PJ Staff Report
Charitable giving in the U.S. fell an estimated 3.6 percent to $303.75 billion in 2009 from a revised total of $315.08 billion in 2008, or 3.2 percent when adjusted for a slight price deflation in the economy, a new report says.
In the face of the recession, the inflation-adjusted decline was less severe than the drop of 5.5 percent in the recession year of 1974, says Giving USA Foundation and its research partner, the Center on Philanthropy at Indiana University.
Charitable giving in 2008 fell 2 percent, or 5.7 percent after adjusting for inflation.
Giving USA also says that, based on history, giving should increase as the economy recovers but likely will lag economic growth by a year or more, with giving after previous recessions taking three to five years to get back to their pre-recession, inflation-adjusted levels.
Reflecting a long-standing pattern, individuals gave the biggest share of donations by far, and religious groups received the biggest share.
Giving by living individuals, giving through bequests, and giving by foundations all fell in 2009, with only corporate giving showing an increase, although the report notes that many news reports and polls suggested individual giving grew near the end of the year as stock market indices rose and media coverage highlighted the needs faced by charities.
Giving to human services, health, international aid, and environmental and animal-related groups all grew, while declines were posted in giving to education; religion; grantmaking foundations; arts, culture and humanities groups; and public-society benefit groups such as freestanding donor-advised funds like Fidelity Charitable Gift Fund, Schwab Charitable Fund, Jewish endowments and United Ways.
The types of charitable recipients that saw a drop in giving tended to be those more likely to receive gifts through capital campaigns, contributions to endowments, and donations of art and property, the report says.
“Even in a time of enormous economic upheaval, such as we saw in 2009, Americans continued to be generous to charitable causes,” Edith H. Falk, chair of Giving USA Foundation, says in a statement.
“While overall giving decline,” she says, “many donors – including individuals and foundations – made special efforts in 2009 to respond to greater humanitarian needs.”
She says some nonprofits received exceptional support from corporations, including billions of dollars in in-kind donations, particularly from tech companies and drug-makers.
Giving USA, which has reported on charitable giving in the U.S. since 1956, calculates estimated giving by over 75 million households, over one million companies, about 120,000 estates, and roughly 77,000 foundations.
That giving goes to over 1.2 million charities registered with the IRS and to another 350,000 religious congregations.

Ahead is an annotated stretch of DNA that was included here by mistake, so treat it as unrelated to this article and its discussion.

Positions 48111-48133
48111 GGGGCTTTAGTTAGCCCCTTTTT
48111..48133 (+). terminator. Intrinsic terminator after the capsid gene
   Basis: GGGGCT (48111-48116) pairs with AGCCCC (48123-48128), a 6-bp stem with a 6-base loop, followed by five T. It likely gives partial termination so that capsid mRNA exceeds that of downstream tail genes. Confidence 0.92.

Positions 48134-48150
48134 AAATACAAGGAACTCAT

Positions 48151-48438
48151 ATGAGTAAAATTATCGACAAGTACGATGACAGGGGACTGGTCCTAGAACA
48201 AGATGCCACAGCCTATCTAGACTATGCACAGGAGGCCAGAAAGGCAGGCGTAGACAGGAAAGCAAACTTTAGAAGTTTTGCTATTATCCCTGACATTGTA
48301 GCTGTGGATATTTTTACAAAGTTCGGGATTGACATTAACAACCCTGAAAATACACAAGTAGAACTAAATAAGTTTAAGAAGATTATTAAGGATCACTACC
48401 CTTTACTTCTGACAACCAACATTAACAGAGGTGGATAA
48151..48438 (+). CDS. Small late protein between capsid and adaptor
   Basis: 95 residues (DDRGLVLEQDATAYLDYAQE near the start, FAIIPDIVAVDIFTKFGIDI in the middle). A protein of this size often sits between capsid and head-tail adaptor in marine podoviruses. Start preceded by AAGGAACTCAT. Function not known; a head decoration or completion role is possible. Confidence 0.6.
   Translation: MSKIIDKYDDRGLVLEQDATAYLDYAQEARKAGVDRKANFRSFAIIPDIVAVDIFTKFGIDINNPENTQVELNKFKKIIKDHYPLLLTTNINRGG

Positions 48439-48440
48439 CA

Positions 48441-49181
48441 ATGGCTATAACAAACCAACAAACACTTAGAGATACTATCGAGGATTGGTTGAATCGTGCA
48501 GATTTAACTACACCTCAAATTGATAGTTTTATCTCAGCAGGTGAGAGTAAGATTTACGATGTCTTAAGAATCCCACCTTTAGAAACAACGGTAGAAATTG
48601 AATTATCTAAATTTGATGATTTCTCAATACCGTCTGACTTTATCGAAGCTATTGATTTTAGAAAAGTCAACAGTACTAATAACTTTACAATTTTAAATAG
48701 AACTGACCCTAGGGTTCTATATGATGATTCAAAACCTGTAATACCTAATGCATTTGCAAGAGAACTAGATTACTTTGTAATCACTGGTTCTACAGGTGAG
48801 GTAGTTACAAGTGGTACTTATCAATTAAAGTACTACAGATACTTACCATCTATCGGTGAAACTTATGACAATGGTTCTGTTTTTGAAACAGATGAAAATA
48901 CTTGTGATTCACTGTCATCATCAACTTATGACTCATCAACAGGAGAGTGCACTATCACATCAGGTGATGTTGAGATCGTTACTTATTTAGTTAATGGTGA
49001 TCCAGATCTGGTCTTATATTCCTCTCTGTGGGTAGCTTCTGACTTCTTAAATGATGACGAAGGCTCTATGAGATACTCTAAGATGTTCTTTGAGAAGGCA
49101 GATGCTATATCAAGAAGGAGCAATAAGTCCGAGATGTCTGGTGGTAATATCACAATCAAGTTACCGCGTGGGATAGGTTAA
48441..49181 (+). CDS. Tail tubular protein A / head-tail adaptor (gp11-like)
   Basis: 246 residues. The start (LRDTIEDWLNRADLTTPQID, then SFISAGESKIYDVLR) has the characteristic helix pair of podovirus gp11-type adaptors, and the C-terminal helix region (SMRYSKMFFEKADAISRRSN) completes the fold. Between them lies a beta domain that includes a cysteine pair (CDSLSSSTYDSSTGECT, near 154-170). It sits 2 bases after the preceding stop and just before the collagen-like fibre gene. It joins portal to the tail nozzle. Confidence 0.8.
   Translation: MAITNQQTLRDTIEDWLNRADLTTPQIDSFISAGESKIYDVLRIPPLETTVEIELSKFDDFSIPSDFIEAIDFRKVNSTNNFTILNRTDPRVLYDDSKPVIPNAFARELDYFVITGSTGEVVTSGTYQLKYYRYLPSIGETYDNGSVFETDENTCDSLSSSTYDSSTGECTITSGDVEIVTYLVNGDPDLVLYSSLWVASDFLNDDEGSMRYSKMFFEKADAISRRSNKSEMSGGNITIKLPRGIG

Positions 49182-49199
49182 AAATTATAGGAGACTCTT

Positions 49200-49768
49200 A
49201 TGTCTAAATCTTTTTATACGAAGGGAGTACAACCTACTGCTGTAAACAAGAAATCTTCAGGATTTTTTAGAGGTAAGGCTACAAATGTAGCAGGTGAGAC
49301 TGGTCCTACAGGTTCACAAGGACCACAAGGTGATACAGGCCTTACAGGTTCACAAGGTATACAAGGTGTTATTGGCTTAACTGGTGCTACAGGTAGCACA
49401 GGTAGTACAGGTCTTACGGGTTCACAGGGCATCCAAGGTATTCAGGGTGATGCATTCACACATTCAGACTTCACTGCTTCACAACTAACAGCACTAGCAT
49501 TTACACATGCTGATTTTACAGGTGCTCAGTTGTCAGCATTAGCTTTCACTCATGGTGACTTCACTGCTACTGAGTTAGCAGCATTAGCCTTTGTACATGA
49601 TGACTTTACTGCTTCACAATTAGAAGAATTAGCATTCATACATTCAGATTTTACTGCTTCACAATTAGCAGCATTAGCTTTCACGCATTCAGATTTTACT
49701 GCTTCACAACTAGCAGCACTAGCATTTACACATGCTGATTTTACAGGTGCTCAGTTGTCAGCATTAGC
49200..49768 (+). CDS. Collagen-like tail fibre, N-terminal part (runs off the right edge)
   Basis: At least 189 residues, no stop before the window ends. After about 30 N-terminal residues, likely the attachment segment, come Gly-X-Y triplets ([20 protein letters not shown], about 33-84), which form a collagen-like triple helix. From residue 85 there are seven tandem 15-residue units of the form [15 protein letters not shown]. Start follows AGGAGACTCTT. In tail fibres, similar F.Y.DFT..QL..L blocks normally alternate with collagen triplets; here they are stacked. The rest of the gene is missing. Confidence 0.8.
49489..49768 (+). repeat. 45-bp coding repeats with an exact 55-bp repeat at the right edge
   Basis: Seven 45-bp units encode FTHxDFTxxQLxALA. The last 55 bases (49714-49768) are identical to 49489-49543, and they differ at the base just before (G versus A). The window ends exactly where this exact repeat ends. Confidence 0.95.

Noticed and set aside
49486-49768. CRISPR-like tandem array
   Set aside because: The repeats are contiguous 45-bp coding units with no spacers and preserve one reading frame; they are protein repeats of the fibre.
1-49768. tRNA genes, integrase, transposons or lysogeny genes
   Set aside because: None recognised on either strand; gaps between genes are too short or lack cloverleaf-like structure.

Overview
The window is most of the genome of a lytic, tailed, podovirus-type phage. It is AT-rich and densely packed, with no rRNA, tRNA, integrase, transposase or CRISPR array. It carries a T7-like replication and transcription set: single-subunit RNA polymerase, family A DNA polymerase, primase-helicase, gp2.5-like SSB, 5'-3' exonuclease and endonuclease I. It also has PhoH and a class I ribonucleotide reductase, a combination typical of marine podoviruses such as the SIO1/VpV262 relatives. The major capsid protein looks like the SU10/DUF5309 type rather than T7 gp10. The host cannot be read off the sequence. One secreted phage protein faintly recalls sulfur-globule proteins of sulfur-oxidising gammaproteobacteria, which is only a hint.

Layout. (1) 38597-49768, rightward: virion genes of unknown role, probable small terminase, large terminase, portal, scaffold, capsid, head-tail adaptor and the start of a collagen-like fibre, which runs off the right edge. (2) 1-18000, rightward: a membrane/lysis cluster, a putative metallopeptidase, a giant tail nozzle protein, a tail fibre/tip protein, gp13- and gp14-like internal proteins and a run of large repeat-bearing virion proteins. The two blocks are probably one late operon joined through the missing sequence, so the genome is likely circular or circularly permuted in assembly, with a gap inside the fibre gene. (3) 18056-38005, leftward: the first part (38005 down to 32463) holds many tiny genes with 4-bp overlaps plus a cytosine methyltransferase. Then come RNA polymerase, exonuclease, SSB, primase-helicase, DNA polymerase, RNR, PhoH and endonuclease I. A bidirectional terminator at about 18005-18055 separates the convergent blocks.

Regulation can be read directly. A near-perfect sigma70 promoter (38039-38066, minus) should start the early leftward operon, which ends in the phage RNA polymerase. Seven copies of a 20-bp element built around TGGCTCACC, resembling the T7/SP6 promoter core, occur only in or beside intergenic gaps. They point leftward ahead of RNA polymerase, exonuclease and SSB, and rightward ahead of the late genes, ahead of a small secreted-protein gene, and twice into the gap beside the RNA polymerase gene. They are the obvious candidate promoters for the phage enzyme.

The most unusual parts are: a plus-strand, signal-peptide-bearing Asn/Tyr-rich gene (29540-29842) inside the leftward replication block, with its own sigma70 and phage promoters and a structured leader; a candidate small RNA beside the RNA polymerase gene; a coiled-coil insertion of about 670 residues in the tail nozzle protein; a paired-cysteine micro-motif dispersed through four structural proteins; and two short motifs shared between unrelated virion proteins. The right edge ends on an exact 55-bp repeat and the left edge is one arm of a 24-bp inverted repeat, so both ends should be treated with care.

“Things could have been worse overall for those who operate the charities that make up 5 percent of the total American economy and that account for 8 percent of wages paid,” Edith Falk, chair of Giving USA Foundation, says in a statement.
Nancy Raybin, chair of the Giving Institute, parent organization of Giving USA Foundation, says charitable giving in 2000 represented 2.1 percent of gross domestic product in the U.S., marking the 13th straight year charitable giving exceeded 2 percent of GDP.
Despite the recent economic turmoil, she says in a statement, individuals, corporations and foundations in the U.S. “still reached deeply into their pool of seemingly shrinking resources to meet the needs of charitable organizations.”
Highlights of Giving USA for 2009 include:
- Giving by living individuals, who accounted for 75 percent of all giving, fell 0.4 percent to $227.41 billion, and was flat when adjusted for inflation.
- Charitable bequests, 8 percent of all giving, fell 23.9 percent to $23.8 billion, or 23.6 percent adjusted for inflation.
- Giving by private, community and operating foundations, 13 percent of all giving, fell 8.9 percent to $38.44 billion, or 8.6 percent inflation-adjusted.
- Giving by corporations, 4 percent of all giving, grew 5.5 percent to $14.1 billion, or 5.9 percent inflation-adjusted, bringing it to within 1 percent of its level before the recession.
- Giving by all individuals – including giving by living individuals, charitable bequests and family foundations – totaled roughly $266.61 billion and accounted for nearly 88 percent of all giving. Giving by family foundations, which was part of combined giving by all foundations, totaled $15.41 billion.
- Giving to religion, 33 percent of all giving, fell 0.7 percent to $100.95 billion, or 0.3 percent inflation-adjusted.
- Giving to education, 13 percent of all giving, fell 3.6 percent to $40.01 billion, or 3.2 percent inflation-adjusted.
- Giving to grantmaking foundations, 10 percent of all giving, fell 8 percent to $31 billion, or 7.6 percent inflation-adjusted.
- Giving to human services, 9 percent of all giving, grew 2.3 percent to $27.08 billion, or 2.7 percent inflation-adjusted.
- Giving to health, 7 percent of all giving, grew 3.8 percent to $22.46 billion, or 4.2 percent inflation-adjusted.
- Giving to public-society benefit groups, 8 percent of all giving, fell 4.6 percent to $22.77 billion, or 4.2 percent inflation-adjusted.
- Giving to arts, culture and humanities, 4 percent of all giving, fell 2.4 percent to $12.34 billion, or 2 percent inflation-adjusted.
- Giving to international aid, 3 percent of all giving, grew 6.2 percent to $8.89 billion, or 6.6 percent inflation-adjusted.
- Giving to environmental and animal-related groups, 2 percent of all giving, grew 2.3 percent to $6.15 billion, or 2.7 percent inflation-adjusted.
- Giving to individuals, including grants from foundations to directly benefit named individuals and typically consisting of medications to patients in need made by operating foundations created by drug-makers, represented 1 percent of all giving and remained relatively flat at $3.51 billion.